19 this they needed to be flexible and alter their treatment plans for these patients. From the point of view of working in Germany previously and now practising in Turkey, there are huge cultural challenges in term of trust and comfort of patients. Osteopath 2 Very rarely patients come in and dress down to their underwear and the vast majority of my patients want to keep all their clothes on. Sadly this influences the way I examine and treat people. Osteopath 7 As a female practitioner I found it very hard to explain my patients why we need to examine them with dress down. I got referrals of female patients from my colleagues just because they are not comfortable with male practitioners. Osteopath 9 Communication between Osteopaths: Four participants reported that there is not a close working relationship between osteopaths practicing in Turkey. However, two of them felt that, as a result of graduating from the same institution they have a good working relationship between them.
20 Istanbul is a very big city and traffic consumes most of the patient s time so cross referrals of patients between them was a common practice. Some of the participanst reported that they felt isolated because there is no real osteopathic community in Turkey. However, some participants reported that there was a good working relationship between osteopaths practicing in Turkey, particularly between TIFAO graduates. I think there are around 100 osteopaths in Turkey and the vast majority of them, until this year 86 osteopaths, are graduated from TIFAO. This is a good thing to have in common and makes it easy to communicate and keep in contact. Osteopath 2 I have a very good working relationship with those osteopaths practicing in Istanbul. We meet often due to my on-going contact with the institution (TIFAO). We do cross refer patients if there is a need. Osteopath 3 I do know very few osteopaths. But generally communication in any subject does not exist due to various reasons. Osteopath 6 Relation with the Medical Profession: According to some of participants, osteopaths relationships with medical doctors are almost non-existent in contrast to their relationship with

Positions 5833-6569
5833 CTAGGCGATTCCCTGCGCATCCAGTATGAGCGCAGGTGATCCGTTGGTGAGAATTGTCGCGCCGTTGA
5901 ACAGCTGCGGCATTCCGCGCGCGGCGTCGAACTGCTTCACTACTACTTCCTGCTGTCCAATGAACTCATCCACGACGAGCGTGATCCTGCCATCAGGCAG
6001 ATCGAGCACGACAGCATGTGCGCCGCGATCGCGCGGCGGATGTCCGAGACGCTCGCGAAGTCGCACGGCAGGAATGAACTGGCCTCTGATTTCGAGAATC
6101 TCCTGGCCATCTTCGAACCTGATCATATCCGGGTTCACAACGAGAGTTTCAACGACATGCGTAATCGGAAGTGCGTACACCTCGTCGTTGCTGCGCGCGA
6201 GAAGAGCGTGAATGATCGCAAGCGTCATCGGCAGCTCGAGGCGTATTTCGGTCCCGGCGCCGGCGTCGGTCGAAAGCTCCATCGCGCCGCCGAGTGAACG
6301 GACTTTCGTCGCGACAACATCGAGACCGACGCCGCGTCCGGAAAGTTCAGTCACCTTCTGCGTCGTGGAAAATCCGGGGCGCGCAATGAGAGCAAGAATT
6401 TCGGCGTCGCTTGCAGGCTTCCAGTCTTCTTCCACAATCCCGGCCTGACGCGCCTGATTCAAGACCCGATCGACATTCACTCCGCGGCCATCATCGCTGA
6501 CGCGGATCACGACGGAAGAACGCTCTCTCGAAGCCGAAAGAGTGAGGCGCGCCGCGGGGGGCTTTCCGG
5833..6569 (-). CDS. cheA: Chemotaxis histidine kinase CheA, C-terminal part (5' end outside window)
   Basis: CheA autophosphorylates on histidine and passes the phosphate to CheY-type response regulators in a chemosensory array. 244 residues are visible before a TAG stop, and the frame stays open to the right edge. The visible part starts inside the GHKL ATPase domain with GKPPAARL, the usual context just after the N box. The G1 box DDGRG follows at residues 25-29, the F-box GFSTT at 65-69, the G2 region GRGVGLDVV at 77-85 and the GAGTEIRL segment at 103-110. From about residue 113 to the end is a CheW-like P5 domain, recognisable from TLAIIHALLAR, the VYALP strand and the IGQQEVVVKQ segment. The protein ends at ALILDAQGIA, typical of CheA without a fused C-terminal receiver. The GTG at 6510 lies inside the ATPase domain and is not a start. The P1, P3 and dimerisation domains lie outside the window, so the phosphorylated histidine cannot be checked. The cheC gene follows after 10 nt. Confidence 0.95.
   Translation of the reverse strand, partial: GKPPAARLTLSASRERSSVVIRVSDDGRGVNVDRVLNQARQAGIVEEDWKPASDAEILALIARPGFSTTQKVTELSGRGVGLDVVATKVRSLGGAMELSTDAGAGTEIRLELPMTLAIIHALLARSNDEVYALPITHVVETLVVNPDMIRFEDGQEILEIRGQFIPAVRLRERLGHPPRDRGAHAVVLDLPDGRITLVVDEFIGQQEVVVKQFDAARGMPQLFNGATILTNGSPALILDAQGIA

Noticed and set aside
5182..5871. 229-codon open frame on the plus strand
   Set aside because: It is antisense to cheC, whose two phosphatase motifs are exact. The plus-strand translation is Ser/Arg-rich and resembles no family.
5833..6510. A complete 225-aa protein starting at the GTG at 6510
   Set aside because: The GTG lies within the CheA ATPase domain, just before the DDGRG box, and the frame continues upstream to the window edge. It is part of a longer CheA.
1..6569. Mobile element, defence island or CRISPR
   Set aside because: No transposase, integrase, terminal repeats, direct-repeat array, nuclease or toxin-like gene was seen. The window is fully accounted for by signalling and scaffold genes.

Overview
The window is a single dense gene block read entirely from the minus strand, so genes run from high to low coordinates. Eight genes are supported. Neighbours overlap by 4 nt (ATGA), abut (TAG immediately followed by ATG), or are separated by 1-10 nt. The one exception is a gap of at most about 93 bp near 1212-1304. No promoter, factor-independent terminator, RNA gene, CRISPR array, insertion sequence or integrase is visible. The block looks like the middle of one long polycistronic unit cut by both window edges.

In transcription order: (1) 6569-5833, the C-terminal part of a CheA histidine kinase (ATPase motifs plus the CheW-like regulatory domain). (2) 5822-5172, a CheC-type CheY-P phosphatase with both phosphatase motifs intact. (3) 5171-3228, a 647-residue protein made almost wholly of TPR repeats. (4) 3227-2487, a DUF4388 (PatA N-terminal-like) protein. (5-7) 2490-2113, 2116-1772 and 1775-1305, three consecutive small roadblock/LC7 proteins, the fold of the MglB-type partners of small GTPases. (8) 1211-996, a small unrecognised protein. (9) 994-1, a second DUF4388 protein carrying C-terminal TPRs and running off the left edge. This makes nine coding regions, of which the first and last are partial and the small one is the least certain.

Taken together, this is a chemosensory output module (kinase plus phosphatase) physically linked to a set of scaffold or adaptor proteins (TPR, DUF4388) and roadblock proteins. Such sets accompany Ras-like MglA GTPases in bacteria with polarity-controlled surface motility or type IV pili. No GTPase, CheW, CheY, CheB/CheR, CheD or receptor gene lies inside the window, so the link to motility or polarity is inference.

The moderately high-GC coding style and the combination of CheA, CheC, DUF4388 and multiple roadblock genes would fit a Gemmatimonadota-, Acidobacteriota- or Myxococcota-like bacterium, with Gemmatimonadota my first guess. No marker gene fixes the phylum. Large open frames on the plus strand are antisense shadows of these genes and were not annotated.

21 each other. They feel that the medical profession under-values the osteopathic profession, therefore referrals of patients between them and specialist doctors such as neurologists and orthopaedic surgeons do not happen. As a result, most participants agreed that this prevents an effective health management for the patients and also influence patients perception of osteopathic approach. Providing the best care for our patients almost impossible because if I want to refer my patient for imaging or to see a medical doctor, I have to do it informally or through a doctor I personally know. Sometimes they do not seem to take your letter into account which is very disappointing in terms of patient management. Osteopath 5 The good point of working here is that there is a lack of competition compared to western countries. The patients who have tried the osteopathic approach are amazed by the results and they advise others to try our holistic approach. Osteopath 7 People s Attitudes towards Osteopathy: The majority of the participants commented that people in Turkey are keen to try new health care modalities. However, they reported that people like the idea of osteopathy but doubt that a holistic approach